Travel Insurance

Travel with Confidence: Essential Tips for People with Bleeding Disorders

Don’t let your bleeding disorder hold you back from exploring the world! With careful preparation, you can travel safely and enjoy new cultures. Here’s what you need to know:

  • Get Travel Insurance for Pre-existing Conditions: Peace of mind is priceless. Travel insurance specifically designed for pre-existing conditions ensures you’re covered for medical expenses, even those related to your bleeding disorder. Without it, you could be responsible for hefty bills, even for unrelated medical care.
  • Declare Your Medical History Accurately: Honesty is key. When applying for travel insurance, fully disclose your bleeding disorder and any other pre-existing conditions. Answer all medical history questions truthfully to ensure your claim is valid.
  • Travel Insurance Providers: Several companies offer travel insurance for pre-existing conditions, including haemophilia, von Willebrand disorder, and often HIV and Hepatitis C.

Share Your Experience!

After your trip, we’d love to hear about your experience. Did your chosen travel insurance company meet your needs? Your feedback will help others in the community make informed decisions.

Need Help?

If you encounter any issues with travel insurance, contact us at [email protected]

Travel insurance companies

Each insurer will have its list of pre-existing medical conditions and you might have to pay a premium or get specialist cover. You will have to shop around to find the best insurance for you. Below is a comprehensive list of insurance companies that provide coverage for existing medical conditions.

What your travel insurance policy should cover

Health and medical emergencies
This is possibly the most important part of any travel insurance policy. If you do not take out adequate insurance, you must pay the costs for any medical emergency yourself. A medical emergency in another country can be very expensive, for example:
– £100,000: a stomach bug or infection treated in a hospital in the USA with return flights
– £100,000: a stroke in Southeast Asia, with emergency treatment and medical repatriation to the UK
– £15,000: a fall in Spain, resulting in a broken hip, hospital treatment and flights

Your travel insurance should cover:

  • Emergency treatment and hospital bills can be expensive. Check whether your policy covers treatment in public or private hospitals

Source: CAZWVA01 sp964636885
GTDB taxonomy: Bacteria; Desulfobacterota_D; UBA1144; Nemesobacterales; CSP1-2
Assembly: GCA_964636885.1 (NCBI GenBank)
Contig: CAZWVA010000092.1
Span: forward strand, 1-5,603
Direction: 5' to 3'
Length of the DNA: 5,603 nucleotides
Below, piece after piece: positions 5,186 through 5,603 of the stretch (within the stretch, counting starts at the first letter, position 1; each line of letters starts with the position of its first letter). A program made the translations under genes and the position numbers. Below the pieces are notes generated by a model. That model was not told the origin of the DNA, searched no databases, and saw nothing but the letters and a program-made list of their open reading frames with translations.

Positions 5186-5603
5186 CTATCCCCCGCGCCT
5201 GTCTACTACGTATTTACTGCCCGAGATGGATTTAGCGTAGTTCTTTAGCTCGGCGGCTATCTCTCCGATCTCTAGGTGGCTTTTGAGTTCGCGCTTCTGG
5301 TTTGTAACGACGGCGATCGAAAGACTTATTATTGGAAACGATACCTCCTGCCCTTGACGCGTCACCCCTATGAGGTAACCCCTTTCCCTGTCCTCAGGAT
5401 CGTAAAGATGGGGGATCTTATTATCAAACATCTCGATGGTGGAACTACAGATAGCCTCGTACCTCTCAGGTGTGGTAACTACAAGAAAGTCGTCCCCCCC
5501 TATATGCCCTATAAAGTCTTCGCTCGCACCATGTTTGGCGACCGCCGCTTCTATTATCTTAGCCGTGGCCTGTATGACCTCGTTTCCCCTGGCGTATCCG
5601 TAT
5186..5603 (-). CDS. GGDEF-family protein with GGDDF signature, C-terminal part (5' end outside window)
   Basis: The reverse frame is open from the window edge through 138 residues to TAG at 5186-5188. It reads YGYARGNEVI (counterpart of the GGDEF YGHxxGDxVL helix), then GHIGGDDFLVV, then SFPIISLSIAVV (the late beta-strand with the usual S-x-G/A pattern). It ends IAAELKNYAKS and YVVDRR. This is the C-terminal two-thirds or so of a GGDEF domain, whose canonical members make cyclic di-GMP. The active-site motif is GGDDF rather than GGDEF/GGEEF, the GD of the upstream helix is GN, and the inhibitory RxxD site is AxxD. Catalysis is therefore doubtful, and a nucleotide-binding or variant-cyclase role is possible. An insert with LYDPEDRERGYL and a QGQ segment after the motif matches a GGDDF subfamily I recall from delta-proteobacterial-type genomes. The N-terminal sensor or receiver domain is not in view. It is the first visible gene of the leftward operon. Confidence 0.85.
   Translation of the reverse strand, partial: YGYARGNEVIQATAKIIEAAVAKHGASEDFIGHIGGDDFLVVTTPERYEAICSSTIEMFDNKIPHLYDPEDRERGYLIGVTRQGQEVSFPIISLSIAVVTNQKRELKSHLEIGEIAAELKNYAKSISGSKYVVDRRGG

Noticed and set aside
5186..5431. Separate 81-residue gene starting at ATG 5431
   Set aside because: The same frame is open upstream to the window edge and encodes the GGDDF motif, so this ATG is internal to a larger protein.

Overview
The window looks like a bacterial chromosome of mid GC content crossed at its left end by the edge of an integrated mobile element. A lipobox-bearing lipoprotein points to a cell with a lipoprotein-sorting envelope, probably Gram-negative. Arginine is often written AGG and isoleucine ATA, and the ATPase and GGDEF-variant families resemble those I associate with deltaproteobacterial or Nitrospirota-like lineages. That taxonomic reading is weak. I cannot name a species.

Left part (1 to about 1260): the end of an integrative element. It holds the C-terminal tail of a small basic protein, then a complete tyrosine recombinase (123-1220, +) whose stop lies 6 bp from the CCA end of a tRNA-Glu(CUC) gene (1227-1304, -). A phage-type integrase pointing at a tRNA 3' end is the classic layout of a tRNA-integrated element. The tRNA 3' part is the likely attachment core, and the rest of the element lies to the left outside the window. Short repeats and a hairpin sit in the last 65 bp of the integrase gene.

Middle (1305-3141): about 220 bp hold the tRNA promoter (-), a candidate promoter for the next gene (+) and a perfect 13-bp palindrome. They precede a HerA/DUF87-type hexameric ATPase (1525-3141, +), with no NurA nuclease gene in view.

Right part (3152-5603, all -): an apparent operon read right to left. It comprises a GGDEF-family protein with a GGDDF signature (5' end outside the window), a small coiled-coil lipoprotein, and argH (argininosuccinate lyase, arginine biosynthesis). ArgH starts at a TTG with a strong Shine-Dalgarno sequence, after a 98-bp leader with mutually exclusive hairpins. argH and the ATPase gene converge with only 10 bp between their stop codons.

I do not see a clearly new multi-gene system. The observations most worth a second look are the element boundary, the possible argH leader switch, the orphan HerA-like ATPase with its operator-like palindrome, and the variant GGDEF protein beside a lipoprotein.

• Emergency transport, such as ambulance fees or emergency repatriation on medical grounds
  • Getting home after treatment if you cannot use your original travel tickets
  • Reasonable costs for a family member or friend to stay with you or travel out to accompany you
    home if required
  • Temporary emergency dental treatment for the relief of immediate pain
  • 24-hour assistance helplines to offer support and advice about appropriate treatment
  • Repatriation costs in the event of death abroad (the cost of repatriation can vary between £3,800 to as much as £17,000 depending on the country).

For more information, see:

Important requirements for treatment and travel

  • Get a letter written and signed by staff at your haemophilia centre (on headed paper) confirming that you are fit to travel, explaining the nature of the treatment you are carrying and why this should not be stored in the hold of the aircraft if you are travelling by air.
  • The letter should not be more than six months old.
  • The letter should ideally specify the brand name of the factor you will be carrying.
  • It’s a good idea to pass through security as early as possible to allow for delays.
  • Never put your treatment into the aircraft’s hold, as it may get lost.
  • Because of strict security at airports, getting a prior agreement to allow you to carry products as hand luggage from the airport and airline before you travel is helpful.
  • It is a good idea to contact the airport you are travelling from the UK to check the security requirements for travelling through security with your treatment.